The Pennsylvania Department of Corrections will hire more mental health staff, train guards to decipher behaviors, and keep inmates out of the cells for at least 20 hours a week to improve the quality of care for mentally ill prisoners as part of a settlement reached in a yearlong civil suit. The terms of the settlement between the Pennsylvania DOC and the Disability Rights Network of Pennsylvania require the state prison system to pay the advocacy group $750,000 in legal fees and phase out assignments to Restricted Housing Units by mid-2016. Prison staff will also receive mental health first aid and 1,000 employees must enroll in a 32-hour crisis intervention class by 2017. In 2013, DRNPA alleged that the state violated the constitutional rights of mentally ill inmates in 26 state correctional facilities by keeping them in solitary confinement without access to treatment. While prison officials didn't admit wrongdoing, they agreed to revise their policies. A U.S. Justice Department investigation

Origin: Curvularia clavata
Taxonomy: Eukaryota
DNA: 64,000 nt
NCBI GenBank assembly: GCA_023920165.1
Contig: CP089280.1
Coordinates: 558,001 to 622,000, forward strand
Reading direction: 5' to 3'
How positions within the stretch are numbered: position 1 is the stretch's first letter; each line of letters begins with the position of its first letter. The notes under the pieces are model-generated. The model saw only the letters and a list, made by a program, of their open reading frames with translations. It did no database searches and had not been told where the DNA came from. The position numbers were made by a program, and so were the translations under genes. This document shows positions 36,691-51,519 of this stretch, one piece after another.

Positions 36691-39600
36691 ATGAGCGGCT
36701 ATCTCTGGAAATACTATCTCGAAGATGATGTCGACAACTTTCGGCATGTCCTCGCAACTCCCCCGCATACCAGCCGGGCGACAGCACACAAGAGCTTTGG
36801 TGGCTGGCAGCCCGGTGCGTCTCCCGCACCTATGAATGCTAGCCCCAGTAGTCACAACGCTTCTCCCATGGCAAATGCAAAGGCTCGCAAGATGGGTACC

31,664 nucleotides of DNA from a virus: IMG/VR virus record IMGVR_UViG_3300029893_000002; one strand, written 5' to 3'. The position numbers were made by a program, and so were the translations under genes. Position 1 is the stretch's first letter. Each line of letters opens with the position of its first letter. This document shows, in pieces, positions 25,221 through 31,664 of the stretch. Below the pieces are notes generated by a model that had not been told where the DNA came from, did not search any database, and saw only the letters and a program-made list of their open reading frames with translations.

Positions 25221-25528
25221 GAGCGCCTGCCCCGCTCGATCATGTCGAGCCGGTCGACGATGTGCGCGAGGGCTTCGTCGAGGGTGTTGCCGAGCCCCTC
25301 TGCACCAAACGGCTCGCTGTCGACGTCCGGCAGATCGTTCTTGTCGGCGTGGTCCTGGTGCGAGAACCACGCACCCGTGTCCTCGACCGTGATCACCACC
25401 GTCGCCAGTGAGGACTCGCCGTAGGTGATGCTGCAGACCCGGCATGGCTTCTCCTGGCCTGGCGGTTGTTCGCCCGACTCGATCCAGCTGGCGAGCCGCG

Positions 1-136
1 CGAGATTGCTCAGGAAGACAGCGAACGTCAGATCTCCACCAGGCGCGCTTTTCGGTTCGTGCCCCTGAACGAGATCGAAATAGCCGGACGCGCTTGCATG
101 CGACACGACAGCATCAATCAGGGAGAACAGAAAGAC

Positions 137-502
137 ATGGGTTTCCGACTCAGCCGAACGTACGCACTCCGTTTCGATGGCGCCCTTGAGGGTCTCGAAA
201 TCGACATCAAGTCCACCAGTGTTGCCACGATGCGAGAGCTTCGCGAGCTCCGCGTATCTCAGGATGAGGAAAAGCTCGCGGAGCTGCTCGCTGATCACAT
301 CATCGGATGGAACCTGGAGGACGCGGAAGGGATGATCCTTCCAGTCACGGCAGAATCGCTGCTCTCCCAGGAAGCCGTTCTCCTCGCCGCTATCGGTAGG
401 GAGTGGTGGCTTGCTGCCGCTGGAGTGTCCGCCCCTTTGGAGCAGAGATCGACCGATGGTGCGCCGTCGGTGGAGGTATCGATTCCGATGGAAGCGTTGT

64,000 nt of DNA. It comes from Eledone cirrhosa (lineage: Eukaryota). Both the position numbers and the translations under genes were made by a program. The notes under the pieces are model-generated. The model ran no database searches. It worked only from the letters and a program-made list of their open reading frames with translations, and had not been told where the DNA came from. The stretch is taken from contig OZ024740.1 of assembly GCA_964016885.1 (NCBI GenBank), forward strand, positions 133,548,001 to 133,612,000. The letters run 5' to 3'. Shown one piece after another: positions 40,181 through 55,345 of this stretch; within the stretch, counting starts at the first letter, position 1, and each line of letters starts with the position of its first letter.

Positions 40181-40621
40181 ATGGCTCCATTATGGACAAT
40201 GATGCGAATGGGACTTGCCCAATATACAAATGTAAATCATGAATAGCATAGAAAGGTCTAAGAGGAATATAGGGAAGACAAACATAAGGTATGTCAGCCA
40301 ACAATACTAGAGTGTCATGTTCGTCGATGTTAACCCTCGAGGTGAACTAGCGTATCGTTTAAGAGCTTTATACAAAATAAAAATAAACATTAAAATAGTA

determined that the Pennsylvania DOC used solitary confinement in place of conventional mental health treatment, often isolating mentally ill inmates at a rate twice that of their counterparts. The events unfolding in Pennsylvania, which prisoners' rights advocates say represent a shift in the way prisons think about mental illness and crime, follow similar reforms in New York, California, Illinois and Arizona.